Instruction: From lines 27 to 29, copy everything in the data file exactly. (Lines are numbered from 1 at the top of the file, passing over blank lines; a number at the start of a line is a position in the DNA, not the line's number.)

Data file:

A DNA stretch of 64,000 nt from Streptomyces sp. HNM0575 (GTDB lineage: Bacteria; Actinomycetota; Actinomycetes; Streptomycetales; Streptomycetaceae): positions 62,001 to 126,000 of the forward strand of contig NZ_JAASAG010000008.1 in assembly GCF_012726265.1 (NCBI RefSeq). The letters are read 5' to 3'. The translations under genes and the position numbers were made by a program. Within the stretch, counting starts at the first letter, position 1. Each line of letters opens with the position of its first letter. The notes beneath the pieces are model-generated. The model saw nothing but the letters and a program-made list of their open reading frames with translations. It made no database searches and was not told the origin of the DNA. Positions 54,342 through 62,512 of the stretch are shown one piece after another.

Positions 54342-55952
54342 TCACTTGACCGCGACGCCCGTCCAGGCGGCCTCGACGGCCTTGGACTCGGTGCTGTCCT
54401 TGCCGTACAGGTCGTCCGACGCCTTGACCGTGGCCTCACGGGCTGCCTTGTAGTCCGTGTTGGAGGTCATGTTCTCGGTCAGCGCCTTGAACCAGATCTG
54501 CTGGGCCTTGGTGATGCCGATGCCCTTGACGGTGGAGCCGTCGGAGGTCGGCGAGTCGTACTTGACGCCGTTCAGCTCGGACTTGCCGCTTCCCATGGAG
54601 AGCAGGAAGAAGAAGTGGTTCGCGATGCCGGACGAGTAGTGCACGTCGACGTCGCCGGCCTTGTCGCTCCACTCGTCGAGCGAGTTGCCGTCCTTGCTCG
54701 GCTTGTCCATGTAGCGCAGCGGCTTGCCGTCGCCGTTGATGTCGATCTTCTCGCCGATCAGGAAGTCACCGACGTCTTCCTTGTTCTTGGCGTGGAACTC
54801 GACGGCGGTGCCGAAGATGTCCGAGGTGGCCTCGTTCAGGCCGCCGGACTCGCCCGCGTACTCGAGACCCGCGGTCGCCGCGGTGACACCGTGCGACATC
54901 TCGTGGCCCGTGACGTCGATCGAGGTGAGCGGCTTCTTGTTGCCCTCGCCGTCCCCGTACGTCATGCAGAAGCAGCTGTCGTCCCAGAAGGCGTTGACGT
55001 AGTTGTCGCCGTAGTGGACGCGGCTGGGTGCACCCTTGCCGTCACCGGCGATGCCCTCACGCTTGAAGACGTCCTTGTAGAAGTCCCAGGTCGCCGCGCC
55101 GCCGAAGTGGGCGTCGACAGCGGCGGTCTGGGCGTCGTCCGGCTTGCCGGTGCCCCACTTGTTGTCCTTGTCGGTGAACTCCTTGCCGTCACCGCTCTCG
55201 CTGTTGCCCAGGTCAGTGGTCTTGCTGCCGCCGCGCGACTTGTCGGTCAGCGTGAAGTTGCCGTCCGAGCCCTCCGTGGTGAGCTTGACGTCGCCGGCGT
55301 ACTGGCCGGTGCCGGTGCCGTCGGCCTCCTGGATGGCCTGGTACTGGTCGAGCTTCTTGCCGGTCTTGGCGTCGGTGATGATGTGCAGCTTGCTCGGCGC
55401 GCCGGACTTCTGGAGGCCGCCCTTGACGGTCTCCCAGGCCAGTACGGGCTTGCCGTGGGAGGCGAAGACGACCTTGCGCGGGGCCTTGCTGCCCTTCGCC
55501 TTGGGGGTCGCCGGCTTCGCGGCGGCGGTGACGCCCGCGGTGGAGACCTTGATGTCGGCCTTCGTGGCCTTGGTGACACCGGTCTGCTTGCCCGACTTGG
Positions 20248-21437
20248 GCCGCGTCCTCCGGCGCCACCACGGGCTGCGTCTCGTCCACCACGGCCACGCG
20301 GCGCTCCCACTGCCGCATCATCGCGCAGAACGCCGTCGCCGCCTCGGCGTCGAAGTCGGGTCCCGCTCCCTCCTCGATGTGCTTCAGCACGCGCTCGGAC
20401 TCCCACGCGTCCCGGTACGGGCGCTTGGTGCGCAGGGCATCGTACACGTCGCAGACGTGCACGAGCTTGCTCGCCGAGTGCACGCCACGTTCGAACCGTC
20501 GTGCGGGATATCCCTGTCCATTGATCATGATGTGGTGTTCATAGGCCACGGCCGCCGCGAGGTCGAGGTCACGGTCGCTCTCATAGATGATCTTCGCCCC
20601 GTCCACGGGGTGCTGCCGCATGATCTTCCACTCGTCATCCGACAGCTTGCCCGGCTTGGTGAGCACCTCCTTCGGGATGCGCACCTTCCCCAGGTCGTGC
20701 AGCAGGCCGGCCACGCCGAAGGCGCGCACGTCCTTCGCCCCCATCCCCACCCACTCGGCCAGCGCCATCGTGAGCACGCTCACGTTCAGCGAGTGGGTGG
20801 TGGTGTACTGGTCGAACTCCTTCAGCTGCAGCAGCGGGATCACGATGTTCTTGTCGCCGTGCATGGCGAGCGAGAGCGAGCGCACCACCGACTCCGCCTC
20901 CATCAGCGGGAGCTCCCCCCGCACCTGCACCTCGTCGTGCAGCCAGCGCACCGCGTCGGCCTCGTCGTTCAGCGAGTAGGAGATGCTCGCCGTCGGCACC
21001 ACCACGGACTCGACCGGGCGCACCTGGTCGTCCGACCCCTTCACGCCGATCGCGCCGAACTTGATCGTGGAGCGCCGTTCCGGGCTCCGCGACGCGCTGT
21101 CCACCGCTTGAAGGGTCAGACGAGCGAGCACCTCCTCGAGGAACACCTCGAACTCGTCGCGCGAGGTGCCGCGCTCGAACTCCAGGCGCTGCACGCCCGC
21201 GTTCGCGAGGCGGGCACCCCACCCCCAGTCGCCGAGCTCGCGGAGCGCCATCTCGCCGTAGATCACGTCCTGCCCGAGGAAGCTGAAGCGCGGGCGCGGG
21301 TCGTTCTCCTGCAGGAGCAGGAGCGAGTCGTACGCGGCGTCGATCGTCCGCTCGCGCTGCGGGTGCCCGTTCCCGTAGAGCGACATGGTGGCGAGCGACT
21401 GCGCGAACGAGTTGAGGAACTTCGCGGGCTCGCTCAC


21201 GTTCGCGAGGCGGGCACCCCACCCCCAGTCGCCGAGCTCGCGGAGCGCCATCTCGCCGTAGATCACGTCCTGCCCGAGGAAGCTGAAGCGCGGGCGCGGG
21301 TCGTTCTCCTGCAGGAGCAGGAGCGAGTCGTACGCGGCGTCGATCGTCCGCTCGCGCTGCGGGTGCCCGTTCCCGTAGAGCGACATGGTGGCGAGCGACT
21401 GCGCGAACGAGTTGAGGAACTTCGCGGGCTCGCTCAC